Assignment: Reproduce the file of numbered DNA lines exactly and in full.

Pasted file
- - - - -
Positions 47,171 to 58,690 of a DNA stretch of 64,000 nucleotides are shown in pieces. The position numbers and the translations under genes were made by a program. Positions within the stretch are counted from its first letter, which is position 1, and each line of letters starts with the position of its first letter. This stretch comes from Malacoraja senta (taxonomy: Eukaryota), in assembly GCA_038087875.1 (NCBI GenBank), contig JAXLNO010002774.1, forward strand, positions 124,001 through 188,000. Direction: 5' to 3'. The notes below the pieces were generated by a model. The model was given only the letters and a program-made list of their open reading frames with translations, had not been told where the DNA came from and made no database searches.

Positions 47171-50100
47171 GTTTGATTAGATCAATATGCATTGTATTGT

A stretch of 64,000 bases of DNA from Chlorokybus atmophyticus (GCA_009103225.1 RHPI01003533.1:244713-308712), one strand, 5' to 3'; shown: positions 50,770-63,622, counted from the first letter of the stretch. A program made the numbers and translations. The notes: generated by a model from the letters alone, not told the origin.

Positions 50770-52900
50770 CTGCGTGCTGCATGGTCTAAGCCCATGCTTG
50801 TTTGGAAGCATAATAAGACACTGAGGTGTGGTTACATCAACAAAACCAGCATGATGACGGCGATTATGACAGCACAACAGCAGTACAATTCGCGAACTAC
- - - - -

Positions 47,171 to 58,690 of a DNA stretch of 64,000 nucleotides are shown in pieces. The position numbers and the translations under genes were made by a program. Positions within the stretch are counted from its first letter, which is position 1, and each line of letters starts with the position of its first letter. This stretch comes from Malacoraja senta (taxonomy: Eukaryota), in assembly GCA_038087875.1 (NCBI GenBank), contig JAXLNO010002774.1, forward strand, positions 124,001 through 188,000. Direction: 5' to 3'. The notes below the pieces were generated by a model. The model was given only the letters and a program-made list of their open reading frames with translations, had not been told where the DNA came from and made no database searches.

Positions 47171-50100
47171 GTTTGATTAGATCAATATGCATTGTATTGT

A stretch of 64,000 bases of DNA from Chlorokybus atmophyticus (GCA_009103225.1 RHPI01003533.1:244713-308712), one strand, 5' to 3'; shown: positions 50,770-63,622, counted from the first letter of the stretch. A program made the numbers and translations. The notes: generated by a model from the letters alone, not told the origin.

Positions 50770-52900
50770 CTGCGTGCTGCATGGTCTAAGCCCATGCTTG
50801 TTTGGAAGCATAATAAGACACTGAGGTGTGGTTACATCAACAAAACCAGCATGATGACGGCGATTATGACAGCACAACAGCAGTACAATTCGCGAACTAC